In another universe, Odin has a temporary job taking inventory for some company. He is standing in front of a wall of televisions in a shop, counting them. The Space Shuttle takes off and then explodes. Odin sees two dozen images of debris angling through the sky, leaving a white trail.

Odin and his wife are doing pretty good in the cellar. They donate a lot of old clothes. Then, this box: ballerina duds. A princess dress. Like that.

A little red hat.

There is another universe, 20 years ago, it is the carneval season, children are being led through games at a public carneval party in the city hall.

About 20 years ago. Or only 12 — Odin gets his universes mixed up. It would depend which daughter, Thor or Loki.

Christ.

Through the blue haze of all the smoking mommies, Odin can see her, in her red hat, covered in confetti, wearing the red hat, dancing.

There was also a lady bug costume, he finds the hat to that one too.

Odin remembers a lady bug dancing, spinning in circles.

Odin and his wife box the red hat back up.

So anyway.

Today is the first work day of 2014. It is quiet out. Odin is not hungry at lunch time but he wants to check on the crows.

Odin strolls to the store. It is warm for the second day of January. The small grey crow swoops down and accompanies Odin to the store, where he gets peanuts and a curry chicken sandwich.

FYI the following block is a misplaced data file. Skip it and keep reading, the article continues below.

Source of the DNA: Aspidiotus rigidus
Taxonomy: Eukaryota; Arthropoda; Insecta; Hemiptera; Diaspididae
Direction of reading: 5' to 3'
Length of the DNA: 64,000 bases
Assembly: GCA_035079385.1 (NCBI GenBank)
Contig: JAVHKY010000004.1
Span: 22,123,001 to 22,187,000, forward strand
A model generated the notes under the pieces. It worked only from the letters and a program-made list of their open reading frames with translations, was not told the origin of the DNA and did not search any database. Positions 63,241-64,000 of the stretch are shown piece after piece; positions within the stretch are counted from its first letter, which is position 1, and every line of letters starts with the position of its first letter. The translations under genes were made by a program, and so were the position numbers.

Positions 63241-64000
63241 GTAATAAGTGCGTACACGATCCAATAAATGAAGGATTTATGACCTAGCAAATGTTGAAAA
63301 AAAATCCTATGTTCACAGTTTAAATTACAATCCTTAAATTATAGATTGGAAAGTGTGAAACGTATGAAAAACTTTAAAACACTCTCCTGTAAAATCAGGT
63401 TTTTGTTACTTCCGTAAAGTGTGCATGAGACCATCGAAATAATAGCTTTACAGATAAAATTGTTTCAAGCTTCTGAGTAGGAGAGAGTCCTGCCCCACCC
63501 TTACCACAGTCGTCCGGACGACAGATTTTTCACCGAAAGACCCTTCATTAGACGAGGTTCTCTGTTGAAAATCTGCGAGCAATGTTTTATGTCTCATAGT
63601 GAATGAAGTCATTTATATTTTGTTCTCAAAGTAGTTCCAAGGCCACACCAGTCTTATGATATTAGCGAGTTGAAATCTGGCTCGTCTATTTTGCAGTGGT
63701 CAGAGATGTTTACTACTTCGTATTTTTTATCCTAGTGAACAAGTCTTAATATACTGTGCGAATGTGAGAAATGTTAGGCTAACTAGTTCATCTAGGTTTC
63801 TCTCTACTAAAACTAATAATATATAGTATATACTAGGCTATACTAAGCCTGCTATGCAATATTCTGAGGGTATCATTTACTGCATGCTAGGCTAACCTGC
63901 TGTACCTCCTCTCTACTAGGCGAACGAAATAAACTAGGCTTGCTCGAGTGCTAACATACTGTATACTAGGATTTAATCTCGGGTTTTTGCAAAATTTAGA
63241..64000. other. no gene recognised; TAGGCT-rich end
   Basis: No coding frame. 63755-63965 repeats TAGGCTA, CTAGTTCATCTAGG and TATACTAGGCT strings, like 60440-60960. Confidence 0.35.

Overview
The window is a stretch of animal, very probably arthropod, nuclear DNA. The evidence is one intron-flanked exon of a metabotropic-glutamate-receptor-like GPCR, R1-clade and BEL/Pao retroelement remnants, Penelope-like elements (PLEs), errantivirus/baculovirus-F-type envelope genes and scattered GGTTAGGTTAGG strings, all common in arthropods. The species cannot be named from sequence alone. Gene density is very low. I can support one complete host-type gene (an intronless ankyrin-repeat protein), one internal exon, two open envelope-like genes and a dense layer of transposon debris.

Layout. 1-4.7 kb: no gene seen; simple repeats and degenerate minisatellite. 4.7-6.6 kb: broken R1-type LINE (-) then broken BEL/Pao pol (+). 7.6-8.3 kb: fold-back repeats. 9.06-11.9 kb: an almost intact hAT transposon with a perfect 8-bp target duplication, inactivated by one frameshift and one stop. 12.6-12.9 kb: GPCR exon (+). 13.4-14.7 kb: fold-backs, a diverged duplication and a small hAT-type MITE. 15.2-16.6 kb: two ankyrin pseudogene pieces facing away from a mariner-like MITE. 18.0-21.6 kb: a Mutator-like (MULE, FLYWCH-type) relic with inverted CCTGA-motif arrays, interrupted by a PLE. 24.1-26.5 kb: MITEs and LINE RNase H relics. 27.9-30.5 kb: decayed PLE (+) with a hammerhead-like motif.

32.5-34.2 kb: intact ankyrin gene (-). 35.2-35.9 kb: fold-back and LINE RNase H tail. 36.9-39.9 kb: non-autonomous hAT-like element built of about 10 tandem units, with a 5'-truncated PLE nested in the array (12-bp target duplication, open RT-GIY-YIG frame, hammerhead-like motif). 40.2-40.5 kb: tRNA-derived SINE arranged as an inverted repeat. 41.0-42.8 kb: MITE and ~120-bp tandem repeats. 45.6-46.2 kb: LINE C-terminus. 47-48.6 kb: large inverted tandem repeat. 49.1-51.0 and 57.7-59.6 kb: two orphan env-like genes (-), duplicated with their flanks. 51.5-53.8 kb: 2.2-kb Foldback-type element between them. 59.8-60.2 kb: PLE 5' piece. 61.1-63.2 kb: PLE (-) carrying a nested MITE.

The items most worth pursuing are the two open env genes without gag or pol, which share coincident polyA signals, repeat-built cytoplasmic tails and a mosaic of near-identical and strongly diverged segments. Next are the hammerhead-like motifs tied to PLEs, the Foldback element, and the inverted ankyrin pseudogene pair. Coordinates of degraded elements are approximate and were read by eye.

He sits on the bench and all three crows are there waiting.

It is such a quiet day, like the end of the world. Like the world could still decide 2013 was the final year.

The four of them eat sandwich, they eat peanuts.

What say the slain?

I dreamt someone on a motorcycle whipped my leg with a strap and captured me, I was balanced on the handlebars and gathered myself and kicked them to get away, and woke myself up kicking in bed. I asked the dream what it was and it said, what supports us binds us. It said, love. It said, vitality. It said, escape.

What say the hanged?

Memory is not carved in stone after all. It is reinvented all the time. It is stories you tell yourself, and you know how reliable stories are. You find a little red hat and make something up, because you know who wore it, and you know how much you love her.

May we always remember.

I looked in the window and saw you

Odin feels so bad! He hasn’t fed the crows lately. Either he’s busy, away or fasting and doesn’t go out at lunch. But today he goes out. It’s a spectacular, cold, sunny fall day. He buys a curry chicken sandwich and some peanuts and a bottle of water at the store on the corner.

He sits on the bench and eats half the sandwich. Then he eats most of the other half, but the crows don’t arrive. Perhaps they have given up on him, or migrated. He looks up at the sky, and sees a lot of crows flying here and there. He can hear other ones in the distance.